The more cohesive a society, the more the elements and even attitudes evolved in the different class strata are interchangeable at all levels. In the tight clan organization that existed in late medieval times at the Scottish border, for example, heroic ballads telling of the deeds of lords and ladies were preserved in the songs of the common people. But where class divisions are unbridgeable, elite literature is liable to be totally separated from popular culture. An extreme example is the classic literature of the Roman Empire. Its forms and its sources were largely Greek it even adopted its laws of verse patterning from Greek models, even though these were antagonistic to the natural patterns of the Latin language and most of the sophisticated works of the major Latin authors were completely closed to the overwhelming majority of people of the Roman Empire.
Among the latter are proposals, based on current research, for human-computer neural interfaces that are likely to change both individual mental capacities as well as the ways that individuals so enhanced may be networked.
The expanded reading aims to provide context for particular language in a single text, along with a broader framework for understanding specific commentary on social ethics and public affairs.
The very greatest translations may become classics in their own right, of enduring literary excellence (the King James Version of the Bible, appearing in 1611, is the outstanding example), but on the whole the approximate equivalence of most translations to their originals seems to have a very short life. The original work remains the same, of lasting value to its own people, but the translation becomes out of date with each succeeding generation as the language and criteria of literary taste change. Nothing demonstrates the complexity of literary language more vividly. An analogous process takes place when a reader experiences a literary work in his own language; each generation gets a new version from its own classics.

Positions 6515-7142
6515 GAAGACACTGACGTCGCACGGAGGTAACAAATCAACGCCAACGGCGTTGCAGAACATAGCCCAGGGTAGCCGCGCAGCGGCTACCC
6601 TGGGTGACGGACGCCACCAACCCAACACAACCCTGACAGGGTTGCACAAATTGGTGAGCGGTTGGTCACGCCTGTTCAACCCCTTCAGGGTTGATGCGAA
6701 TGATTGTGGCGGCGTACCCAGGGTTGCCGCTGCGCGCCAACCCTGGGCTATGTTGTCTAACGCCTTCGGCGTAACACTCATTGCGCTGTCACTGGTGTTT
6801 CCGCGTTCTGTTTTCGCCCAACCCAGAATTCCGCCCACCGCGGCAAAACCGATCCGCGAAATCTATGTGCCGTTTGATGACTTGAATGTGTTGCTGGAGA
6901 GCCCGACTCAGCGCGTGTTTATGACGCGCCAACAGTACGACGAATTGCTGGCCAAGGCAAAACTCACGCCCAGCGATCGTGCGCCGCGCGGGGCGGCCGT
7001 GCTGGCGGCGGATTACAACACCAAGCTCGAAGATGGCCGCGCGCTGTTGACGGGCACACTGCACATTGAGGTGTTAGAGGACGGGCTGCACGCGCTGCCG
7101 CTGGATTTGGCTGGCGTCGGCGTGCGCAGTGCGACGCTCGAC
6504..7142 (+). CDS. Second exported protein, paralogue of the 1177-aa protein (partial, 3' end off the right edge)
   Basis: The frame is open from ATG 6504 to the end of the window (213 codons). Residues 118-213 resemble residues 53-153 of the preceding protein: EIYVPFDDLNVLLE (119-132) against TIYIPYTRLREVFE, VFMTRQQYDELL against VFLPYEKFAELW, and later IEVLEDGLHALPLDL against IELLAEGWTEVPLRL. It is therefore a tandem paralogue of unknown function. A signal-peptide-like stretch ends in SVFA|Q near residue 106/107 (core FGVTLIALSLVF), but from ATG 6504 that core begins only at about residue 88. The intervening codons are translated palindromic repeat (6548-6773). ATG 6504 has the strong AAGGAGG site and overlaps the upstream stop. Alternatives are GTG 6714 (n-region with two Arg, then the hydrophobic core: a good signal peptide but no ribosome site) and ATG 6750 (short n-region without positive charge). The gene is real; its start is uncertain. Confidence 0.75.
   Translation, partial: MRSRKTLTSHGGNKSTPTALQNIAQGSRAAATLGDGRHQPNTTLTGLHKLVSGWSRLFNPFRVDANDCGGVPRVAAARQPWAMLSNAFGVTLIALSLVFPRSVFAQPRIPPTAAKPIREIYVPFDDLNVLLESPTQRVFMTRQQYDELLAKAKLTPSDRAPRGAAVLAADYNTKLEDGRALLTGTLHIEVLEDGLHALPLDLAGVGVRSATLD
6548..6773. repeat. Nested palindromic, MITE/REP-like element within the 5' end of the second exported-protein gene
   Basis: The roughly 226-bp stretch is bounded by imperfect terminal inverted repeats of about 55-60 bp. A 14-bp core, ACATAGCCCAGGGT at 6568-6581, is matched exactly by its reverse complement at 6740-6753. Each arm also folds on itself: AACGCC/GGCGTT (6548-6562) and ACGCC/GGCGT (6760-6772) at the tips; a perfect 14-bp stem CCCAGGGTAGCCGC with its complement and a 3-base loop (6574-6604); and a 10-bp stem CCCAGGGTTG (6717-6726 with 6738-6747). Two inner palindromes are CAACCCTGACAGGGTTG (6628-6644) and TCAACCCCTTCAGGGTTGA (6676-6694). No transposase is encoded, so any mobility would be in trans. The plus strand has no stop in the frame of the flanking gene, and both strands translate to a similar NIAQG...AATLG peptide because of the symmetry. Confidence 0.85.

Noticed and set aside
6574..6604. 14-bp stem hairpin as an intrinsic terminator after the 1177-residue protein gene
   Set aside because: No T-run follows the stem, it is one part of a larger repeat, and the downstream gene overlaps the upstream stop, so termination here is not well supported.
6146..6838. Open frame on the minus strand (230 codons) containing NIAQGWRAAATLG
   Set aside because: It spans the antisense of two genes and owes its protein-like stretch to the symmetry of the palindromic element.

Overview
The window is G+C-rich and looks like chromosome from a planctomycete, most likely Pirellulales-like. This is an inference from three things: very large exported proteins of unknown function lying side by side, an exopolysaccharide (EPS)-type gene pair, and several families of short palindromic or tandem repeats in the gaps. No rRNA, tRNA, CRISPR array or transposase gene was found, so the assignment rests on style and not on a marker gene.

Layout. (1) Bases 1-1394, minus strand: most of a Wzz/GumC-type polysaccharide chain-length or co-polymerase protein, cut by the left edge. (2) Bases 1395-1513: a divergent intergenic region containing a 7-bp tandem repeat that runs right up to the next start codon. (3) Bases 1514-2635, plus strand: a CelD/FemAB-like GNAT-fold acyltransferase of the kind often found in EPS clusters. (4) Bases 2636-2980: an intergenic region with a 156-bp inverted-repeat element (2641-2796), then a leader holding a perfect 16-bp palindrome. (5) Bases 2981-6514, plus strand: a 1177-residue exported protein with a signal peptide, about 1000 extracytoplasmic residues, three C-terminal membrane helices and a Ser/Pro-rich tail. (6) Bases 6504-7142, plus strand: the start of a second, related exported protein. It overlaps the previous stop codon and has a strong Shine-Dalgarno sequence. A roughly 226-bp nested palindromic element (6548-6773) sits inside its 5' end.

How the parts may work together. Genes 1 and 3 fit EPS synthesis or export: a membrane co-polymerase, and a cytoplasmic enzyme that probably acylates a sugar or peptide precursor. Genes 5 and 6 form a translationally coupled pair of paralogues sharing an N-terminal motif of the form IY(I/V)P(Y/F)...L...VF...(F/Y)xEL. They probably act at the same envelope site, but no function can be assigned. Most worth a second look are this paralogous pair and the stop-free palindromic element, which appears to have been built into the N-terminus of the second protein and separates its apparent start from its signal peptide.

Other writers have sought to use language for its most subtle and complex effects and have deliberately cultivated the ambiguity inherent in the multiple or shaded meanings of words. Between the two world wars, ambiguity became very fashionable in English and American poetry and the ferreting out of ambiguities from even the simplest poem was a favorite critical sport. T.S. Eliot in his literary essays is usually considered the founder of this movement. Actually, the platform of his critical attitudes is largely moral, but his two disciples, I.A. Richards in and William Empson in carried his method to extreme lengths. The basic document of the movement is Charles Kay Ogden and I.A. Richardss a work of enormous importance in its time. Only a generation later, however, their ideas were somewhat at a discount.
(There are writers, like the contemporary Thomist , who exhibit both Neo-Scholastic and Laval/River Forest influences, and the approaches are not necessarily incompatible.) See also:
Thus, at the beginning of Western literary criticism, the controversy already exists. Is the artist or writer a technician, like a cook or an engineer, who designs and constructs a sort of machine that will elicit an aesthetic response from his audience? Or is he a virtuoso who above all else expresses himself and, because he gives voice to the deepest realities of his own personality, generates a response from his readers because they admit some profound identification with him? This antithesis endures throughout Western European history Scholasticism versus Humanism, Classicism versus Romanticism, Cubism versus Expressionism and survives to this day in the common judgment of our contemporary artists and writers. It is surprising how few critics have declared that the antithesis is unreal, that a work of literary or plastic art is at once constructive and expressive, and that it must in fact be both.
In some literatures (notably classical Chinese, Old Norse, Old Irish), the language employed is quite different from that spoken or used in ordinary writing. This marks off the reading of literature as a special experience. In the Western tradition, it is only in comparatively modern times that literature has been written in the common speech of cultivated men. The Elizabethans did not talk like Shakespeare nor eighteenth-century people in the stately prose of Samuel Johnson or Edward Gibbon (the so-called Augustan plain style in literature became popular in the late seventeenth century and flourished throughout the eighteenth, but it was really a special form of rhetoric with antecedent models in Greek and Latin). The first person to write major works of literature in the ordinary English language of the educated man was Daniel Defoe (1660?-1731), and it is remarkable how little the language has changed since. (1719) is much more contemporary in tone than the elaborate prose of nineteenth-century writers like Thomas De Quincey or Walter Pater. (Defoes language is not, in fact, so very simple; simplicity is itself one form of artifice.)